Kiara Harris is only in Year 9, but her passion for literacy is taking her places.
The Forbes High School student is an ambassador for the Indigenous Literacy Foundation, and her determination to put books in kids' hands has taken her from Sydney to Central Australia.
Kiara, who has moved to Forbes this year, became one of just 10 young ambassadors for the Foundation two years ago.
Applying via video was pretty nerve-wracking, Kiara admits, but she was selected for the program and now she's helping give more children the chance to enjoy a good book.
"I just think it's important that all children have the same opportunity to read books," Kiara said.
Kiara and her family have collected and redistributed hundreds of donated books, from her home town of Condobolin to Wilcannia and all the way to Yulara, the Aboriginal community near Uluru.
In Condo, Kiara has also placed book boxes in local businesses for children to enjoy while they are reading.
She's hosted a book exchange where families could choose a book, and people could make a donation toward the Foundation.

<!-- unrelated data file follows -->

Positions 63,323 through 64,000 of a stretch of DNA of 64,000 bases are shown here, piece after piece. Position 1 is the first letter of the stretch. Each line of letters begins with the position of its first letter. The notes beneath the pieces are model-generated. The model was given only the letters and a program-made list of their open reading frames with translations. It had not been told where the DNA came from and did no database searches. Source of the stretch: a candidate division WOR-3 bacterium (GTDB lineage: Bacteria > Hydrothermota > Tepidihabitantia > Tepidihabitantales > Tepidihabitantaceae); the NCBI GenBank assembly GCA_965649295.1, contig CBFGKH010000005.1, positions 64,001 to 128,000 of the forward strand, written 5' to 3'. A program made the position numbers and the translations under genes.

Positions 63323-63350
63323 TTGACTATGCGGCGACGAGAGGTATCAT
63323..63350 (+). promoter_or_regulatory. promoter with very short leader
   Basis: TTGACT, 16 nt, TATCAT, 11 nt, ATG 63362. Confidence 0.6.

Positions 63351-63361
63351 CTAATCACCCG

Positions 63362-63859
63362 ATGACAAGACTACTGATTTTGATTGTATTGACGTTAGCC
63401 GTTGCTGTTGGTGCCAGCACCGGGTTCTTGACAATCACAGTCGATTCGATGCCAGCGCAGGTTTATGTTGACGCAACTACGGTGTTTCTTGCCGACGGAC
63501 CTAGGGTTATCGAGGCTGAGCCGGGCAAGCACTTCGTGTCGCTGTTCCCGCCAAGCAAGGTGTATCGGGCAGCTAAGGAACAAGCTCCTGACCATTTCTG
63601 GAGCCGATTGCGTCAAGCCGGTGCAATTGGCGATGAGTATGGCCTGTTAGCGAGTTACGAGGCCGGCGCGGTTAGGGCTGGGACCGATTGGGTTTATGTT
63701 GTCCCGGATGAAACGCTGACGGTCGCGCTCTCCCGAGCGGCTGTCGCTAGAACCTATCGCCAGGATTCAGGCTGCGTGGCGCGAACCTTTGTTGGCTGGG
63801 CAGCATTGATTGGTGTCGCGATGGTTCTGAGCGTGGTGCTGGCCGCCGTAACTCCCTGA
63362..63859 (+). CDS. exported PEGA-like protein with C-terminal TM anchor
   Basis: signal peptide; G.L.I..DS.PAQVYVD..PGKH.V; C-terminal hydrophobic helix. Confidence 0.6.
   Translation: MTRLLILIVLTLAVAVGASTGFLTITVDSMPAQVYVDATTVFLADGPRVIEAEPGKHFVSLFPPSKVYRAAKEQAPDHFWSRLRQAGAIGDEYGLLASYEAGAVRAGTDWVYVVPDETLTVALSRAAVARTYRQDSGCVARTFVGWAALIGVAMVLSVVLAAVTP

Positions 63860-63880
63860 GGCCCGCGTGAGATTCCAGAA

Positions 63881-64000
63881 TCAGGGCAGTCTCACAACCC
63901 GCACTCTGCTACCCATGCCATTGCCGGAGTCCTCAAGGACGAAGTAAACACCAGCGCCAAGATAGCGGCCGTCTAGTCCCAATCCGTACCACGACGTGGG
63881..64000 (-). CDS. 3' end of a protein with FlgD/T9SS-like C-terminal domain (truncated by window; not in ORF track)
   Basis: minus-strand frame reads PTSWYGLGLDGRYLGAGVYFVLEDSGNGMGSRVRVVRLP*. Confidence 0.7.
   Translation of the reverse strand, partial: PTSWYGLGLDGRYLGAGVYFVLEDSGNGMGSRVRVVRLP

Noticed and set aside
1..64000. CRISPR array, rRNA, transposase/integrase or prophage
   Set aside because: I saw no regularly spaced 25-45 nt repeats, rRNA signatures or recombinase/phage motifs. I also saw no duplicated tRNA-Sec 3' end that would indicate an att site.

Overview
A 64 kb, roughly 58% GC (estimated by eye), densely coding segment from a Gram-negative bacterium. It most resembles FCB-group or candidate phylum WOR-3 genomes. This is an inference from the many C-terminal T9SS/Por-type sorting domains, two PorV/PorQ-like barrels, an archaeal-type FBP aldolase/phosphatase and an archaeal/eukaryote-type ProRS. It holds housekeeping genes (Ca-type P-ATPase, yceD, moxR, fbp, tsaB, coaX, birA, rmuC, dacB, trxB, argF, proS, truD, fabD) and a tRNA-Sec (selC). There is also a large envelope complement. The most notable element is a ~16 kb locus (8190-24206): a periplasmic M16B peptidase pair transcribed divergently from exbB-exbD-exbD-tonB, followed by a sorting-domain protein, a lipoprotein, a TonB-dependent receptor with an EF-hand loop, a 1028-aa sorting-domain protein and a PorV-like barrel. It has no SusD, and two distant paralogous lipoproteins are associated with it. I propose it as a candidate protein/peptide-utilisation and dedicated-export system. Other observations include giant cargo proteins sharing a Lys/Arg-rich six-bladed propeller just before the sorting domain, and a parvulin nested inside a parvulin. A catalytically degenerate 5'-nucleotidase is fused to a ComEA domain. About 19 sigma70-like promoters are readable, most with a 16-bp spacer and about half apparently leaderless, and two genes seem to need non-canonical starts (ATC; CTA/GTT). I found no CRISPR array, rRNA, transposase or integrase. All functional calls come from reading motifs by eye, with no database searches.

Travelling to remote communities, she's had the thrill of seeing how children excited children get to receive a book and how they treasure it over time.
Fundraising is also part of the ambassador's role, and most recently that saw the teen host a movie night in Condobolin.
Proceeds support Indigenous Literacy Foundation programs including:
- The Book Supply (where books are provided to children in remote areas of Australia, all ages from birth to an adult)
- Community Literacy Project, (producing stories written by local community members)
- -Book Buzz (works with play groups or child centres for children under 5)
Being an ambassador also has its perks: Kiara met Jessica Mauboy and spent time with performer Justine Clarke and author Alison Lester in Sydney last year.
Kiara has also had quite a busy schedule spreading the word about the foundation, which publishes books in Indigenous languages and provides programs for under fives as well as providing books to remote communities.
Kiara has spoken at events ranging from the regional librarians conference in Condobolin through to the Orange Readers and Writers Festival on the weekend.
But this motivated teen hasn't stopped there.
Kiara has also taken steps to preserve and share what she has learned of our local Indigenous language.
She just taking delivery of her third "let's learn Wiradjuri" book, this one on local animals.
The self-published books arose from the student's experience learning Wiradjuri and helped her commit it to memory.
Her books, "Heads, shoulders, knees and toes" and counting in Wiradjuri, are illustrated with photographs and have been donated to schools to help with their language program.
"Australian animals", illustrated by Indigenous artist Cheree Stokes, is on the presses now.